Between the site’s scheduling and the amount of great looking indie titles releasing every month, there sometimes just isn’t time to shine a detailed spotlight on every single one of them. As such, our QuickShot reviews are designed to provide smaller bitesized reviews on a few other releases along with some footage of it in action!
Many thanks to the publishers for the review codes!
JOSYAN | RedDeer Games | 630 MB | €13.99
As a self-style 1 bit Zelda-style adventure, UnderDungeon puts you in the shoes of a kitty whose job is to deliver stuff to people. Rather than exploring dungeons, as the name suggests, instead you have to navigate treacherous pathways leading to your intended delivery. It’s a cute little system, and the charming character interactions really help to invest you into the story.
Gameplay-wise, it plays largely like the classic Zelda titles, albeit with some noticeable differences. First of all, our feline friend doesn’t actually wield a sword – instead it’s a magical spell that causes the sword to appear and strike forward into foes. It’s a pretty minimal difference, but this reliance on spells also allows you to acquire quite the varied arsenal, from magical bubbles that trap your enemies (allowing you to shove them into walls or other enemies!) to more standard stuff like boomerangs and bombs.
What really makes the game stand out though is the sheer amount of minigames on offer to distract you from the main game. In the first main level, I encountered an Undertale inspired minigame, and one that had me picking up vegetable onto a pallet in order to help a farmer. There’s so much variety packed into this four hour adventure, and it never stops trying new things – for better or for worse.
One of the issues I found with the game was that the combat was a little bit awkward at times depending on the weapon you are using. Enemy movements and attacks can make hitting and evading them sometimes way more difficult than it should be, resulting in deaths that felt somewhat unfair at times. This fiddliness can also extend to some of the minigames, although I found that they were usually a bit more forgiving.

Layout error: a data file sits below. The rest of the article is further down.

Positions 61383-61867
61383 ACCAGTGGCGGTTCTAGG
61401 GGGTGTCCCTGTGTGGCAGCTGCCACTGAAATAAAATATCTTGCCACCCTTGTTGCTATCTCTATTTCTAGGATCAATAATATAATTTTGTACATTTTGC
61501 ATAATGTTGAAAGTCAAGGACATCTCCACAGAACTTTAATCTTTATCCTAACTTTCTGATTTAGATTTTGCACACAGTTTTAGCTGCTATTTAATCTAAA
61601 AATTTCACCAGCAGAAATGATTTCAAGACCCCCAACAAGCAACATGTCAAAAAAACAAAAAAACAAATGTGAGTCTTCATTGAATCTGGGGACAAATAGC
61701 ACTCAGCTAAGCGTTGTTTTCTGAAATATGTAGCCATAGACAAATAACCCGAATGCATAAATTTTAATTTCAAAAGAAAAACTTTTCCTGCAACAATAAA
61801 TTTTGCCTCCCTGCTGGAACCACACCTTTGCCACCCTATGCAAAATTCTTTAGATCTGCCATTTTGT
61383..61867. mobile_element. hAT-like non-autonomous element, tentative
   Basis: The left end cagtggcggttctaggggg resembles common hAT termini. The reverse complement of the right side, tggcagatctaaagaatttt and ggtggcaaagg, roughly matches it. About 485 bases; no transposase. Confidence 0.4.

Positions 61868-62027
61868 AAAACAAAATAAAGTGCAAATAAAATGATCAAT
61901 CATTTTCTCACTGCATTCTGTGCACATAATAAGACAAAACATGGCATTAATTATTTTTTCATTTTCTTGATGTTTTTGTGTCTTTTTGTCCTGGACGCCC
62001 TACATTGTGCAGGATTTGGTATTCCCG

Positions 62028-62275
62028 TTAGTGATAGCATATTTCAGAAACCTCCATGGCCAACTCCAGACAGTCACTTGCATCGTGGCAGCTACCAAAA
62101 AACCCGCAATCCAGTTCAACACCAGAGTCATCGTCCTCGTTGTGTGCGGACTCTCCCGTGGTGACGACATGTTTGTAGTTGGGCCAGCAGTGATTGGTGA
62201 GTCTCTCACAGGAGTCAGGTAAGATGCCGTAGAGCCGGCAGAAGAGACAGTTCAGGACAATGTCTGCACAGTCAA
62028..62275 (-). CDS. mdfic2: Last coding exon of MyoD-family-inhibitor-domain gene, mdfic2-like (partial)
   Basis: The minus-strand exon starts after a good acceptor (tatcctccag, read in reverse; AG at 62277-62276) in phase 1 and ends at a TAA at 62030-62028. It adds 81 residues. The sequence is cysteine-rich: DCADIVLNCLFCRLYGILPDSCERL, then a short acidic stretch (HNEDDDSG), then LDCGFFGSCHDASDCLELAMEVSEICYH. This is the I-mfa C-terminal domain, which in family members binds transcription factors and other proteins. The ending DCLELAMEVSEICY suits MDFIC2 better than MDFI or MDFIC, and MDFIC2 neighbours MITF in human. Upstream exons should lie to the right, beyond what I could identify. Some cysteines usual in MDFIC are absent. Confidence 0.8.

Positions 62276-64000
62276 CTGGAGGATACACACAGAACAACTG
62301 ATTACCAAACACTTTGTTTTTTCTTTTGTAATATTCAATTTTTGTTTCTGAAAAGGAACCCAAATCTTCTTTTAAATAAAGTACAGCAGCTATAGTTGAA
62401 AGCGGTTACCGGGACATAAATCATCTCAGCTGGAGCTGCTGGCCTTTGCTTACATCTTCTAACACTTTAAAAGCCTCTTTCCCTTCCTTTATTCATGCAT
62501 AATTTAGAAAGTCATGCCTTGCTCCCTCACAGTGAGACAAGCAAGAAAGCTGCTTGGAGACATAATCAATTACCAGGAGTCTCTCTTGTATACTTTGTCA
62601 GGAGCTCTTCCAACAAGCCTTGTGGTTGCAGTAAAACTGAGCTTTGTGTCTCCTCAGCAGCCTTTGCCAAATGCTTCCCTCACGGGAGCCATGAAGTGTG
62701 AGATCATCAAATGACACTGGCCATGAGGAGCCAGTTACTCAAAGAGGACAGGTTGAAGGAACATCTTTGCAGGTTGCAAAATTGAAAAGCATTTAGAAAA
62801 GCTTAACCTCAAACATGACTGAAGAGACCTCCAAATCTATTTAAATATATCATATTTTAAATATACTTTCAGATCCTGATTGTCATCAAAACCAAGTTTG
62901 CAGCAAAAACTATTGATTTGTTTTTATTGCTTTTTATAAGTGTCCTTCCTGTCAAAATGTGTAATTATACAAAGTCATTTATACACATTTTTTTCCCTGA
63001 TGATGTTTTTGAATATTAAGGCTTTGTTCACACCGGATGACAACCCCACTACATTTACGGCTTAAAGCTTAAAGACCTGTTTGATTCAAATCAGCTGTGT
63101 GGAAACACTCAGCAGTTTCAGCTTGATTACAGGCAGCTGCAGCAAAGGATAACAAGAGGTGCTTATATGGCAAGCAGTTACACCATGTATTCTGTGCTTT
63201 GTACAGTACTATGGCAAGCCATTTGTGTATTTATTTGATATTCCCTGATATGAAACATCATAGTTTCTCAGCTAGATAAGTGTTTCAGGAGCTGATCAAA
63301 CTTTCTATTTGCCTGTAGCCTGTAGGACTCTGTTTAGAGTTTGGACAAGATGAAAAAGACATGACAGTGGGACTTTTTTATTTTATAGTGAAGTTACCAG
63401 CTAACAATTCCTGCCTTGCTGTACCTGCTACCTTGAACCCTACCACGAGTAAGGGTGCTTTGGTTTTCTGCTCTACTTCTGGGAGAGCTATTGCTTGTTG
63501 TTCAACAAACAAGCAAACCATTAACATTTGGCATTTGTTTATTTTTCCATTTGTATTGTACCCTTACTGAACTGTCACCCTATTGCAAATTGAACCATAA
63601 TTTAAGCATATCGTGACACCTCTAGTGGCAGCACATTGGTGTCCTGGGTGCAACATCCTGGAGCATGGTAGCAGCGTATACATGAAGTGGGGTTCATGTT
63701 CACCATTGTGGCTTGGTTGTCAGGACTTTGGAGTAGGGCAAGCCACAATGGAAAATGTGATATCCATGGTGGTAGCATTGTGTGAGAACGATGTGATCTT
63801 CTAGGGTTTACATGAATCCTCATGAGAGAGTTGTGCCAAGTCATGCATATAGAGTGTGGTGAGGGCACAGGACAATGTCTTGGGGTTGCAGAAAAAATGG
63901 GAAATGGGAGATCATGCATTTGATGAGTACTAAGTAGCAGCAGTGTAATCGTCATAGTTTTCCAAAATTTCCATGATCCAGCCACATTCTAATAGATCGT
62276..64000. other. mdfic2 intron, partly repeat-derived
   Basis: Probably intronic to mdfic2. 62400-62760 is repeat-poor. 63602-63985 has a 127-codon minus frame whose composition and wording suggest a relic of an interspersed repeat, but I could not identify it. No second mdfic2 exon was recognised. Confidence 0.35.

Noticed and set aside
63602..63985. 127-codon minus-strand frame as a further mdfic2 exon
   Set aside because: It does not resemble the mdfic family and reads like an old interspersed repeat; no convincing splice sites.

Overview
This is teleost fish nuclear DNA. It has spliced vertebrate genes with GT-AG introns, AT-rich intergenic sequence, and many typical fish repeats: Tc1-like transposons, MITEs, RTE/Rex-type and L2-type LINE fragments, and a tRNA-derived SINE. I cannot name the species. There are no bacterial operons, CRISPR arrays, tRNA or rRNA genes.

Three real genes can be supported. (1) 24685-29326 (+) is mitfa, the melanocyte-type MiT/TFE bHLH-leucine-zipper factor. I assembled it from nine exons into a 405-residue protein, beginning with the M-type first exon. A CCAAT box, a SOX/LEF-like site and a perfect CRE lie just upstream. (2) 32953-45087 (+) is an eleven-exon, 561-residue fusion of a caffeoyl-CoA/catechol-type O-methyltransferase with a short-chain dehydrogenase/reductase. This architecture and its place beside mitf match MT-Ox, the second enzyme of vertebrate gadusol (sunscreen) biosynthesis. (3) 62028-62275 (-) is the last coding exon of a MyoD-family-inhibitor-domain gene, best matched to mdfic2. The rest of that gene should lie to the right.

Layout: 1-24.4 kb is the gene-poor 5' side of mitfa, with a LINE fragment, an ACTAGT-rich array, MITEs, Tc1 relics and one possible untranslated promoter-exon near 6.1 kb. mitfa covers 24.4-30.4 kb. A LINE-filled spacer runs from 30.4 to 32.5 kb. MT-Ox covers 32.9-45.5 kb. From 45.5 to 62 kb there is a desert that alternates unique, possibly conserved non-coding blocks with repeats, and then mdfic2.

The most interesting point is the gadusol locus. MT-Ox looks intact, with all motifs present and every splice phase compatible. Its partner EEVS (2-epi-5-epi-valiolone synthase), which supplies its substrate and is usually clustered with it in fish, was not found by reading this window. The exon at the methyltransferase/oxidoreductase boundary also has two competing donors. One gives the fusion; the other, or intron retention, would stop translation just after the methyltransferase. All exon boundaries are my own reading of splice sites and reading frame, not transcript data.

The other issue is with the black and white artstyle. Whilst other black and white games, such as the sublime Gato Roboto caused me no issues, I found that at times my eyes started to strain when playing the game. My only guess as to why is due to the abundance of white detail that causes a bit too much to focus on, but either way I found myself only being able to play in small chunks.
Check out my video anyway to see whether or not this will affect you. If you have no issues, then it may be worth grabbing.
A charming little Zelda-like that forges its own identity with a variety of minigames to help keep you entertained. The awkward combat stops it from feeling very polished, but it’s still a fun time regardless.
Headware Games | Ratalaika Games | 411 MB | €14.99
Set in rural Wales, Chris stops at a diner on is way back after being unable to find his way back. The helpful waitress there says she’ll guide you back if she can grab a lift, but unfortunately some technical issues delay your travel slightly. These problems turn more sinister as you witness a horrible creature and find yourself left in the cafe, now seeming like it has been deserted for months.
With no way out of town, you search around the local woods looking for help – only to find an abandoned research facility where you discover that you’ll need to reactivate some devices in the area in order to stop all the supernatural stuff going on.
Story is pretty much the key focus here as a walking simulator, and things get off to a pretty cracking start with the beautiful PS1 visuals and fantastic atmosphere. Unfortunately, things waver once things kick off into full force and you’re left to wander around the woods with your satellite device looking for a way to proceed. You’ll find echoes of the past along the way that fill in some story details and help you find key items, but the map is so large and lacking in any real landmarks that you’ll find yourself wandering in circles.
The story is intriguing enough for the short duration, but it’s not really enough to stop you feeling aggravated from getting lost in a rather dark, featureless, and not particularly scary locale.
I’m sure walking simulator enthusiasts will gain a kick out of the story, but those after a low poly horror experience will likely feel let down – especially after the game’s really strong opening sequence.
Back to RedDeer now for the second time, and we have the oddly names Fury Fight: Gangsters of City. The game caught my eye due to the graphical style that I found visually pleasing. Sue, they’re low poly models, but those visual triangles make it look pretty unique for the most part.